Effective Online Marketing Drives Offline Sales
97% of Consumers Go Online to Research on Products, But Only 5% of Us Buy Online
SILVER SPRING, MD – February 17, 2012 – Two experts in the area of online marketing believe there are two main objectives behind any company’s online presence: (1) allow the consumer to transform online discovery into sales and (2) make sure you are discoverable online, whether you sell online or not.
During an hour-long webinar yesterday afternoon, hosted by SGMA, Buzz Truitt (Director – Business Development; Netsertive) and Samir Janveja (Strategic Partner Manager; Google, Inc.) offered their thoughts on the topic of “Using Online Marketing To Drive Your Online Sales.”
“This webinar is a great example of how SGMA is able to attract outside experts who can provide quality information to help our members tackle difficult challenges, like optimizing your website,” said Jonathan Michaels, host of SGMA’s webinar and membership manager for SGMA and AFIRM. “Buzz and Samir did an excellent job in providing attendees, particularly small businesses, with action items that they can do today to help use their website to generate sales. Moving forward, SGMA is committed to providing these opportunities for education for members through our Thought Leadership Program.”
One of Truitt’s opening remarks was that “your online presence must complement your ‘brick and mortar’ location.”
Truitt noted that the size of the online retail business in the U.S. is large and on the rise. He stated that online retail sales are expected to reach $60 billion in the U.S. by 2016, based on the fact that online retail sales are growing at 10-14% a year. This growth is in sync with online advertising expenditures which are on the rise, too.
Truitt made a very revealing statement about advertising expenses. Right now, the amount of time that consumers spend reviewing, watching, and listening to print, television, and radio advertising is on the decline, whereas the amount of time that consumers spend paying attention to online advertising is on the upswing.
While online exposure is an absolute necessity and online sales are increasing, the vast majority of sales are still done inside stores.
“Roughly 97% of consumers go online to research products and services in their local area, but only about 5% of us actually buy online,” said Truitt. “The bulk of shopping still takes place in stores.”
During a poll conducted by attendees on the webinar, 31% of the respondents noted that half of their company’s advertising is done online.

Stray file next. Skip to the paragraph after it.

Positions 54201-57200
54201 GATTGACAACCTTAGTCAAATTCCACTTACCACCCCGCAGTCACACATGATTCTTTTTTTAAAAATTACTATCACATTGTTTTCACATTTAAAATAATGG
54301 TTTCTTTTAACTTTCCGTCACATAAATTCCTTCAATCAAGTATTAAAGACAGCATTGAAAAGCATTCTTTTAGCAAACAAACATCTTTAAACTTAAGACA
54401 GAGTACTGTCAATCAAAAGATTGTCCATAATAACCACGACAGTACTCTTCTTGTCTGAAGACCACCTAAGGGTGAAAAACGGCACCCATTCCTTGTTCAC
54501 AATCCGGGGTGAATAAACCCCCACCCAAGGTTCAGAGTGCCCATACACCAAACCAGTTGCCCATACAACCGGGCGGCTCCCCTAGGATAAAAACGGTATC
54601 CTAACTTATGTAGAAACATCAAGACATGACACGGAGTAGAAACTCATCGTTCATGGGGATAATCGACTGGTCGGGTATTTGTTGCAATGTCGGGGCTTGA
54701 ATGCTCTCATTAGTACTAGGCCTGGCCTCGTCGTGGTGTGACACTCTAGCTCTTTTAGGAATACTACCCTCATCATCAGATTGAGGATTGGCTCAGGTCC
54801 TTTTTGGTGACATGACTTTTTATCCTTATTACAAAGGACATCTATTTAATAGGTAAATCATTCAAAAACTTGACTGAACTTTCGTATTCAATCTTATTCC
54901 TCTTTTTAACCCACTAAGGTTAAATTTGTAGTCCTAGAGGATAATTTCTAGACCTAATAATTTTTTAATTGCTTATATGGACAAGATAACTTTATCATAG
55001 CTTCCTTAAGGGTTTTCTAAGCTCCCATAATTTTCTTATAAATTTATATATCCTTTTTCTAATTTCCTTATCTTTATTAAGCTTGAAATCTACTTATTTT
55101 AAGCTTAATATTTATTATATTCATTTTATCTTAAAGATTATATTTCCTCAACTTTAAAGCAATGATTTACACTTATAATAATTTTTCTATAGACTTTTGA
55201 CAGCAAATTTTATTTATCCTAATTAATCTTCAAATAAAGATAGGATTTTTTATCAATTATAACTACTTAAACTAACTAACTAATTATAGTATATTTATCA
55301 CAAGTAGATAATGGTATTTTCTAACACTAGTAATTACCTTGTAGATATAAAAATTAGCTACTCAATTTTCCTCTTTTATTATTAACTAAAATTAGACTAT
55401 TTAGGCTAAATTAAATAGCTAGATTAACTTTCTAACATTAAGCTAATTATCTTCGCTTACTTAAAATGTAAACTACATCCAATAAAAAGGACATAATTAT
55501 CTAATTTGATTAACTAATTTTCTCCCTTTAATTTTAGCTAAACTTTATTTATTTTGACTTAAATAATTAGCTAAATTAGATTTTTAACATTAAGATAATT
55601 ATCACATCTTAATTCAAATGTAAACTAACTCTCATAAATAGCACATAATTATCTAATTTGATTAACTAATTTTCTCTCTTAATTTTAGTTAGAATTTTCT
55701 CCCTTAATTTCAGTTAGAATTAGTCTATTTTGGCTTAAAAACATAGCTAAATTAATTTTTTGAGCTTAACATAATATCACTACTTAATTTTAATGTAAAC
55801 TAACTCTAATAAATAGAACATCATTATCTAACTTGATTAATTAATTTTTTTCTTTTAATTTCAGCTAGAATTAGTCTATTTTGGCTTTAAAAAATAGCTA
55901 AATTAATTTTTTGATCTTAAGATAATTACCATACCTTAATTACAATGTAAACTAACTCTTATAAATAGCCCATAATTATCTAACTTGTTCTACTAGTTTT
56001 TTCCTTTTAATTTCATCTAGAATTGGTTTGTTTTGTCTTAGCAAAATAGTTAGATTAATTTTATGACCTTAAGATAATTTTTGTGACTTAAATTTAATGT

During Janveja’s presentation, he revealed some eye-opening facts about online marketing such as 90% of ‘clicks’ to business websites occur on first-page search results and the number of smart phones will soon overtake the number of desktop and laptop computers. He also noted that, not surprisingly, younger people are more inclined than older people to use search engines while researching an issue. Nearly 30% of those 55 and older still like to use the Yellow Pages while conducting research.
Both Janveja and Truitt agreed that simple websites are the best way to communicate with consumers. Both men said that the homepage of each website must answer the following three questions:
1.) Who are you? The name of your company must be easily visible.
2.) What do you do? Your industry or business must be easily defined.
3.) How can I reach you? It’s a good idea to list a telephone number or an email address.
For a more advanced presence on the Internet, Janveja and Truitt suggested that companies start an active blog for people to read and that companies should strongly pursue a presence via Facebook, Twitter, and Google+.
“Websites must be easy to use and relevant to the user,” said Janveja. “You also want your website to provide relevant, updated content, a blog, and product information. And you want to update the website at least two or three times a month.”
As for other helpful hints that will drive people to your website, Janveja suggested companies buy localized display advertisements; have a Facebook presence that encourages people to visit your website; start an electronic newsletter which is sent to customers and prospective customers; and put enough content on your website that keeps people there as long as possible, clicking from one page to the next. And to analyze how attractive your site is to the buying public, access Google Analytics.
Within the next few months, SGMA plans to host a follow-up webinar to yesterday’s presentation with the help of Netsertive and Google. When the time and date of the follow-up webinar is determined, it will be posted on SGMA’s event page – www.sgma.com/calendar
If you are an SGMA member and you missed the webinar, you can review the slide presentation at www.SGMA.com by clicking here.